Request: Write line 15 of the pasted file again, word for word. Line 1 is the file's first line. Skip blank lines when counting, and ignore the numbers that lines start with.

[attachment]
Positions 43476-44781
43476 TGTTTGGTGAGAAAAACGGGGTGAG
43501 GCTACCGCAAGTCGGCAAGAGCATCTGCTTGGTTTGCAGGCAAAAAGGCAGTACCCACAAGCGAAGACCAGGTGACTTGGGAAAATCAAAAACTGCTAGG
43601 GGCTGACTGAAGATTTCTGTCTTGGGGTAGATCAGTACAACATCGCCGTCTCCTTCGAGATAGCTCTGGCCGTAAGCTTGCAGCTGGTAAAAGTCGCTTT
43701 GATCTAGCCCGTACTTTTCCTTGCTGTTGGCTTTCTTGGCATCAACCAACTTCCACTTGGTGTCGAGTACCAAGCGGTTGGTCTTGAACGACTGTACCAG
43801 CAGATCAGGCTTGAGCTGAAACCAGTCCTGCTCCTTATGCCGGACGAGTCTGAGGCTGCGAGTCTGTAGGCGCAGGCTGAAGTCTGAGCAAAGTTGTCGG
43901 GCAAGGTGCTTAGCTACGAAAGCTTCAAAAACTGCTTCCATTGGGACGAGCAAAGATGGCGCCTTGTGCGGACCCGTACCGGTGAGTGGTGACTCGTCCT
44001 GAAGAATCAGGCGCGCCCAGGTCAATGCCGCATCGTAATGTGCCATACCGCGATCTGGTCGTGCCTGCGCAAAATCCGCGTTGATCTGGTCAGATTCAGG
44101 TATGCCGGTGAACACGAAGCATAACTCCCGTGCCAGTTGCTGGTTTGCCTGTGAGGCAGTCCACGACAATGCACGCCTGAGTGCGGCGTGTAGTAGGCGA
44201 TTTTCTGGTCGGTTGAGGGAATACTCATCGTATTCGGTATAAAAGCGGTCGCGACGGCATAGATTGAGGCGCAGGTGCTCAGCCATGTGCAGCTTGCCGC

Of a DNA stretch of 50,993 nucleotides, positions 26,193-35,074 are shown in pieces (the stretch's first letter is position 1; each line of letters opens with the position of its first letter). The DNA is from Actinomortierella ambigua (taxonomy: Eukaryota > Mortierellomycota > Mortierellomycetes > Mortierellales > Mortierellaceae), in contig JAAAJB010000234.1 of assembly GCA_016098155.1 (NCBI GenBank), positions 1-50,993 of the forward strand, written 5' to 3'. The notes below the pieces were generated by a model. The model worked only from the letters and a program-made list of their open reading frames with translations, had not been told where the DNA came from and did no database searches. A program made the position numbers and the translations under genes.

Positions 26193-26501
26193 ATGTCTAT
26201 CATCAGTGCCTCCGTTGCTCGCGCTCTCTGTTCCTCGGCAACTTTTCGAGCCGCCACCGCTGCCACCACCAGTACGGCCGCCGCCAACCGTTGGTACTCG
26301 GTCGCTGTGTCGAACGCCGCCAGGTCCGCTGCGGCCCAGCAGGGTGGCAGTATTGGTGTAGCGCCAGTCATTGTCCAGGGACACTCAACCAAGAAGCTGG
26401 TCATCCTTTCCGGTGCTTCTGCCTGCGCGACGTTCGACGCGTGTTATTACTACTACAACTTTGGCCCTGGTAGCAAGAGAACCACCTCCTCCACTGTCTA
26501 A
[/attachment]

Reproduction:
26301 GTCGCTGTGTCGAACGCCGCCAGGTCCGCTGCGGCCCAGCAGGGTGGCAGTATTGGTGTAGCGCCAGTCATTGTCCAGGGACACTCAACCAAGAAGCTGG